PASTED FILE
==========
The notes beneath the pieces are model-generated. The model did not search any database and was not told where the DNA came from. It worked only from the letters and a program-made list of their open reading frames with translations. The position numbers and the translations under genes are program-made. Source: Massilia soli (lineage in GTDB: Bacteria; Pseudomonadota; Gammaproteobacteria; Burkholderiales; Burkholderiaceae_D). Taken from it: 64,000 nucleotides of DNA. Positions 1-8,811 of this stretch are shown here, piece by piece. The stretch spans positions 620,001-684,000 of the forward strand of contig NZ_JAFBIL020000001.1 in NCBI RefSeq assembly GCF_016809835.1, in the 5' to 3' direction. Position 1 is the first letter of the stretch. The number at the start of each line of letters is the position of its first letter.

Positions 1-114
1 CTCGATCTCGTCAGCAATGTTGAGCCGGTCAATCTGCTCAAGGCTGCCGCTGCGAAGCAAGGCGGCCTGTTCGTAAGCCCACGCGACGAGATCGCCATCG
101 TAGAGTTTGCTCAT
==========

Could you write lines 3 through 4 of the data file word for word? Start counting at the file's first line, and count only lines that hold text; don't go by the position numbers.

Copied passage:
1 CTCGATCTCGTCAGCAATGTTGAGCCGGTCAATCTGCTCAAGGCTGCCGCTGCGAAGCAAGGCGGCCTGTTCGTAAGCCCACGCGACGAGATCGCCATCG
101 TAGAGTTTGCTCAT